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Airborne : a photobiography of Wilbur and Orville Wright / by Mary Collins.

By: Collins, Mary, 1961-.
Material type: TextTextPublisher: Washington, D.C. : National Geographic, 2003Description: 63 p. : ill. ; 29 cm.ISBN: 0792269578 (Hardcover); 9780792269571 (Hardcover).Subject(s): Wright, Orville, 1871-1948 -- Juvenile literature | Wright, Wilbur, 1867-1912 -- Juvenile literature | Wright, Orville, 1871-1948 -- Pictorial works -- Juvenile literature | Wright, Wilbur, 1867-1912 -- Pictorial works -- Juvenile literature | Aeronautics -- United States -- Biography -- Juvenile literature | Aeronautics -- United States -- Pictorial works -- Juvenile literatureDDC classification: 629.13/0092/273 Summary: Examines the lives of the Wright brothers and discusses their experiments and triumphs in the field of flight.
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CML Dewey University of Texas At Tyler
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629.13 C7127AI (Browse shelf) Available 0000001649615
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629 C5248GE BIGBOOK Getting around / 629 S8815AL Almost astronauts : 629.04 B2598EL The elevator escalator book : 629.13 C7127AI Airborne : 629.13 F8535WR The Wright brothers : 629.13 G8625TA Talkin' about Bessie : 629.13 M5280ea I am Amelia Earhart /

Includes bibliographical references and index.

Examines the lives of the Wright brothers and discusses their experiments and triumphs in the field of flight.

Reviews provided by Syndetics

School Library Journal Review

Gr 5-10-Airborne displays 60 duotone photographs, and the tinting or bluing-a kind of metallic color wash-gives the archival images a luminous quality and unifies the presentation. Collins has done her photo research-all her research-well. The text relates how two determined little boys grew into inventive reflective men who practiced, designed, practiced, and redesigned until they successfully mastered controlled flight and essentially "taught the world to fly." The author covers the concepts the Wright brothers had to master: pitch, yaw, and roll; and relates how hundreds of small steps led to their monumental achievement. She presents the facts in a knowing, methodical way-like the subjects, who pursued details to the fullest. For example, the brothers wrote to the National Weather Service inquiring about wind speeds and temperatures at various sites before settling on the desolate outer banks of North Carolina. The well-chosen photos give readers a feel for Kitty Hawk-windy, sandy, solitary. This is an exceptionally well-informed picture of the Wright brothers and what their 100-year-old achievement really meant-how to fly-"not lumber through the air and plop to the ground, but alight into the blue- turn and land gracefully under full control."-Harriett Fargnoli, Great Neck Library, NY (c) Copyright 2010. Library Journals LLC, a wholly owned subsidiary of Media Source, Inc. No redistribution permitted.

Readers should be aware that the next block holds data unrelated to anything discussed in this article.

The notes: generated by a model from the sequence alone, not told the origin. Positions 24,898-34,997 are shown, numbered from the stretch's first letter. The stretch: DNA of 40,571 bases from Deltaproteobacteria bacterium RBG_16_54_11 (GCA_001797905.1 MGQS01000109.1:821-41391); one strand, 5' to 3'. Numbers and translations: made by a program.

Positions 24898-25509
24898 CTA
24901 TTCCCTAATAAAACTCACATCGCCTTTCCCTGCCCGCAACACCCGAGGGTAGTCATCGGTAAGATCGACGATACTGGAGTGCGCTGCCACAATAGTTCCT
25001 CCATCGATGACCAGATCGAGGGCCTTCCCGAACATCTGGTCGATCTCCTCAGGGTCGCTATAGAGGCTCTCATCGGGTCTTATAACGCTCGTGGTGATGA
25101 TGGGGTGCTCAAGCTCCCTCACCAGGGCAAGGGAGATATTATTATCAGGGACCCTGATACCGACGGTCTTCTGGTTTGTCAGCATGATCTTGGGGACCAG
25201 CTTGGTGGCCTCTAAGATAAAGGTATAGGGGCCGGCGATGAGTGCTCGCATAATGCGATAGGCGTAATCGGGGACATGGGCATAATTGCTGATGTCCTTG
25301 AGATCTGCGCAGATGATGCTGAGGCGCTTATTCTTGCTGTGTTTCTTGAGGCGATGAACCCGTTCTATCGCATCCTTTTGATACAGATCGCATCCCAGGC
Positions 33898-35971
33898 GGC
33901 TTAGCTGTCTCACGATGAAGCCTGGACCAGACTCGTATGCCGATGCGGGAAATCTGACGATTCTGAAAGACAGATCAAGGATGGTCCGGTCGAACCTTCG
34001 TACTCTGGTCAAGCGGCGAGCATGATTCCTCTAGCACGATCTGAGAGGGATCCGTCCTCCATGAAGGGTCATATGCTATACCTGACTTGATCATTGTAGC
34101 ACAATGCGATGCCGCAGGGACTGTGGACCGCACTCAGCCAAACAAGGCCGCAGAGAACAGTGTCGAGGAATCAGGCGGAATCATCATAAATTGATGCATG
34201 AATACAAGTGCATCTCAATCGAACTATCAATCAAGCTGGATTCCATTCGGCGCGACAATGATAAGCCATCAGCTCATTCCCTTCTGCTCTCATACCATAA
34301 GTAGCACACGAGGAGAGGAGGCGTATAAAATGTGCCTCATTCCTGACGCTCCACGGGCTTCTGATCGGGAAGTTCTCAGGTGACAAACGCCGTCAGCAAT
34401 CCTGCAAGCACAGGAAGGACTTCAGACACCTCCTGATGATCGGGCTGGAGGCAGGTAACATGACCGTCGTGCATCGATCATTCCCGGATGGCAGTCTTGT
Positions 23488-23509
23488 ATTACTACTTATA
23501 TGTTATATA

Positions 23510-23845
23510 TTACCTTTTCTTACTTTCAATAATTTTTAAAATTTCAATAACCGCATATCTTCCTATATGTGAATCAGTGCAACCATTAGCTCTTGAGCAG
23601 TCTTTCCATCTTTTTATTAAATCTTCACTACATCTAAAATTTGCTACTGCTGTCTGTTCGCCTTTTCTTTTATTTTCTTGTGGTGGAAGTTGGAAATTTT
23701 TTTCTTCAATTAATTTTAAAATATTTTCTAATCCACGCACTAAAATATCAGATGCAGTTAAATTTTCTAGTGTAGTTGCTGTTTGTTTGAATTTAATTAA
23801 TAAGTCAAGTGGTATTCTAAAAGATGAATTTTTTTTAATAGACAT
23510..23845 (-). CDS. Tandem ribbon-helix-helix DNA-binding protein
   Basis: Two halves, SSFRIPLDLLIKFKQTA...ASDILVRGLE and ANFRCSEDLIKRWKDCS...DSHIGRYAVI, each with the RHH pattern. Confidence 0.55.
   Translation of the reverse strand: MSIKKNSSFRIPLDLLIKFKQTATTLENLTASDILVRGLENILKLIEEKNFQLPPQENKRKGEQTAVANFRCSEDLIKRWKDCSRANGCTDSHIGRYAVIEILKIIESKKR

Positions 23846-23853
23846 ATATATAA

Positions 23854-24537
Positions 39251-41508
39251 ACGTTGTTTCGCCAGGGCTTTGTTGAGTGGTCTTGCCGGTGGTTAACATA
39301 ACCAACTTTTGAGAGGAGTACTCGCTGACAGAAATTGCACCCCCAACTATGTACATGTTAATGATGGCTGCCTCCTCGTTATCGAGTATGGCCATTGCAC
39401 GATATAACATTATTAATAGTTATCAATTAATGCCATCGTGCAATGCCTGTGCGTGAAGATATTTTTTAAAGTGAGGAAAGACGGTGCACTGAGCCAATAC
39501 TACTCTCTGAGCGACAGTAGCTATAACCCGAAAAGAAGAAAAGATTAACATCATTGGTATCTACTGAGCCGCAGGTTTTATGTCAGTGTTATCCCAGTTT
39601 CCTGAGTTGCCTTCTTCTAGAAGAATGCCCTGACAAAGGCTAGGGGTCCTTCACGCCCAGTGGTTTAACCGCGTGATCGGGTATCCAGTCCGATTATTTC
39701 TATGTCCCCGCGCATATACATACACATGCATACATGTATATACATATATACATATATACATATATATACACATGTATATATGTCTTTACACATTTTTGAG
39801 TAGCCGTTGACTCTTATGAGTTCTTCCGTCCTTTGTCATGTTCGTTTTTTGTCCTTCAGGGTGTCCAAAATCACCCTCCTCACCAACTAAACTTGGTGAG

Author notes provided by Syndetics

MARY COLLINS grew up in New England, but spent most of her professional career in Washington, D.C., where she worked as a consulting writer and editor for a wide range of clients, including National Geographic and the Smithsonian,and taught writing part-time for 12 years at Johns Hopkins University's MA in Writing Program.

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